13 Scary Stats for Cybersecurity Awareness Month (Updated for 2021)

Cybersecurity Awareness Month logoThink cybercrime won’t impact you personally? What about your business? The statistics tell a different story.

October is National Cybersecurity Awareness Month  (NCSAM)–  a fitting month to incite a little fear around the dangers of not being vigilant when itcomes to security. The aim of the cybersecurity awareness month is to “encourage personal accountability and proactive behavior in digital privacy, security best practices, common cyber threats and cybersecurity careers.”

There are hundreds of articles filled with tips about all the things you should do (and not do) to protect yourself. Unfortunately, the warnings are often ignored. With an increase in digital transactions and rising fraud related to the COVID pandemic, it’s more important than ever for businesses and consumers to be on guard. These cybersecurity statistics underscore the dangers of being careless.

Following are 13 scary cybersecurity statistics to encourage greater cyber awareness and action (scroll for Infographic)

  1. The odds are good that your personal information has been compromised.

    According to the Risk Based Security 2020 year-end data breach report, more than 37 billion records were compromised in 2020.

  2. LastPass’ 2021Psychology of Passwords global report found that 92 percent of people know that using the same password or a variation is a risk, yet 65 percent still reuse passwords across accounts, leaving them susceptible to account takeover attacks and other financial fraud.

  3. Bad password hygiene is rampant. The Impact of Passwords survey found 52% of respondents have shared at least one password, while 41% say they share passwords often. Speaking of bad password hygiene, here is a recent look at the 20 most hacked passwords in the world. Is your password on the list?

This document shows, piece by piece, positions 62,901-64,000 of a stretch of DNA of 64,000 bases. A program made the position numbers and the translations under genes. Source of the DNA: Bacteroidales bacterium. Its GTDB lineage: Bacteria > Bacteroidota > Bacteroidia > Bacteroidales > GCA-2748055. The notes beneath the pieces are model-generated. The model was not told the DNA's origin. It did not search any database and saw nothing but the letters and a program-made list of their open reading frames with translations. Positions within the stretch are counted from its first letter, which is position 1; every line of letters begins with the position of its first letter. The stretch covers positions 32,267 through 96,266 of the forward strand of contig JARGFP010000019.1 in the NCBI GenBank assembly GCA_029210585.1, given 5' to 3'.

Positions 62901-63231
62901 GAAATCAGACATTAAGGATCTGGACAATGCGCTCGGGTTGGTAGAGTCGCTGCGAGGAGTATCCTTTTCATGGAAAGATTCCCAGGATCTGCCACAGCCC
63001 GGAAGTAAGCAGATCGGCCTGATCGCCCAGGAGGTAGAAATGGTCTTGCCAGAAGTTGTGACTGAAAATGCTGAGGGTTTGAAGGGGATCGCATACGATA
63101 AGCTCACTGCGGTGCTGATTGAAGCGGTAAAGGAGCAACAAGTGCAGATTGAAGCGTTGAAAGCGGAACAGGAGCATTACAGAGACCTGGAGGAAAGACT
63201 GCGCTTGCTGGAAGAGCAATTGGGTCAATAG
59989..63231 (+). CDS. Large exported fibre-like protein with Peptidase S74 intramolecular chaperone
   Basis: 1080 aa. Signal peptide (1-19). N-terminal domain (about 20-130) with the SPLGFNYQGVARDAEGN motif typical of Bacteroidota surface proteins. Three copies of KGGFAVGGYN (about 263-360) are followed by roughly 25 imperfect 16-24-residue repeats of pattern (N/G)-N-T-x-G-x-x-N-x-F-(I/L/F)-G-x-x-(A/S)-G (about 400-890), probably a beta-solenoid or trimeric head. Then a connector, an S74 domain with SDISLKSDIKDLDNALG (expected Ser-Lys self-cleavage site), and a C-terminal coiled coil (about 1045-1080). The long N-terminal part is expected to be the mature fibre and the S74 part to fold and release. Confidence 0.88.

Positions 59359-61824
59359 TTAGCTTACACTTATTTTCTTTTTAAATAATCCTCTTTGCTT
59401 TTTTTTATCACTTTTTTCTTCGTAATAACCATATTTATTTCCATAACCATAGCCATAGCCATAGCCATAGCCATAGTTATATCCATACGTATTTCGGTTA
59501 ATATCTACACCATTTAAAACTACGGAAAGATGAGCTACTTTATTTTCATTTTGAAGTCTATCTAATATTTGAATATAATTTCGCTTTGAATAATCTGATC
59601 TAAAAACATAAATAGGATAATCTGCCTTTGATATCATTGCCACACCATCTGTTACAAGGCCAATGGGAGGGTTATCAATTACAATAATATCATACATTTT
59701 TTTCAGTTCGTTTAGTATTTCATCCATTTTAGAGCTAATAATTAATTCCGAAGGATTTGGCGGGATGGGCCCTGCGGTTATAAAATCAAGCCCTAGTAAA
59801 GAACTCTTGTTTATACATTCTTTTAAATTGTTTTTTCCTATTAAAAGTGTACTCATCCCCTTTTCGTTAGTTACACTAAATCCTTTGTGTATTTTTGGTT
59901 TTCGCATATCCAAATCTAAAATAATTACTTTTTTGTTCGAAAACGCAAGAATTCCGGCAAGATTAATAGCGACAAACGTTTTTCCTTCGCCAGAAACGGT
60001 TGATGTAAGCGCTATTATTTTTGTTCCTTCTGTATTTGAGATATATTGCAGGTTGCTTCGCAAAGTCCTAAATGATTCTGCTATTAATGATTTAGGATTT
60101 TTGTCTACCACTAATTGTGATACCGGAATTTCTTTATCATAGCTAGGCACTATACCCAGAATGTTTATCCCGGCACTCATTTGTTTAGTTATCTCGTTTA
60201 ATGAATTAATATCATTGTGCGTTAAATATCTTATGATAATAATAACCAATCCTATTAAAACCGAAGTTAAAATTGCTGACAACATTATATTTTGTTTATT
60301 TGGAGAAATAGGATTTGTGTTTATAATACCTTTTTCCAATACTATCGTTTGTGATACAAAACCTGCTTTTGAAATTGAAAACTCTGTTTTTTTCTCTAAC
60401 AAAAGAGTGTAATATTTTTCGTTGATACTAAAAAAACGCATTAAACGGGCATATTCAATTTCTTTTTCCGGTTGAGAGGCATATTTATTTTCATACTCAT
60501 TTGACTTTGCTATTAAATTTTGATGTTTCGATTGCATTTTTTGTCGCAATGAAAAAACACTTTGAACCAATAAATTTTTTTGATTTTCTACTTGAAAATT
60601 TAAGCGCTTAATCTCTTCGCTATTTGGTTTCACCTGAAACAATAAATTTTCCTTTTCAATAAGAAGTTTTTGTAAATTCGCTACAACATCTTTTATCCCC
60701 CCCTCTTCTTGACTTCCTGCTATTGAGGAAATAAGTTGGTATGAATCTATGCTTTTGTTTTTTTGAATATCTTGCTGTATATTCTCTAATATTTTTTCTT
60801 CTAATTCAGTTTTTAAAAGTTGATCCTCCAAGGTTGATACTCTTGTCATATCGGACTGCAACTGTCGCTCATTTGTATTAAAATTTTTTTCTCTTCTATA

4. According to the FBI, phishing was the most common type of cybercrime in 2020 — with incidents nearly doubling in frequency, from 114,702  in 2019, to 241,324 in 2020.

  5. Verizon also reported that phishing remains a top action in breaches. According to its 2021 DIBR, phishing was a factor in 36% of breaches, up 11% from last year.

  6. IBM’s Cost of Data Breach 2021 report found that customers’ personal data (such as name, email, password) was exposed in 44% of breaches.

  7. By the time you’re notified of a breach, credit card details, passwords and personal information like social security numbers may already be compromised. IBM reports that, on average, companies take 287 days to identify and contain a breach.

  8. The Federal Trade Commission received more than 2.1 million fraud reports from consumers in 2020, totaling $3.3billion in losses. That’s up from $1.8 billion in 2019.

  9. According to Javelin’s 2021 Identity Fraud Study combined identity fraud losses reached $56 billion in 2020, with many of those losses attributable to new account fraud.

  10. Comparitech researchers report that stolen credit card information is sold on the Dark Web at an average cost of US $17.36.

  11. Norton reports that 58% of adults are more worried than ever about being a victim of cybercrime.

  12. A 2020 Javelin study found that person-to-person (P2P or peer-to-peer) payment fraud in the United States has increased 733% since 2016. P2P payments offer the ability for people to transfer money to one another for everything from rent to splitting a tab – think Zelle, Venmo, PayPal, Square Cash, or Google Wallet.

  13. Mobile banking fraud involving SIM swaps continues to increase and 4 out of 5 attempts are successful. This tactic is a type of account takeover that enables criminals to target weakness in two-factor authentication to access bank accounts and more. This Princeton University study involved 50 attempts across five North American prepaid telecom carriers to port a stolen number. It found that all carriers used “insecure authentication challenges that could be easily subverted by attackers.” Learn the benefits of biometrics for two-factor authentication.

Don’t become a cybersecurity statistic! We encourage you to take action to keep yourself, your customers and your business safe. Resources include:


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Cybersecurity Statistics 2021 Infographic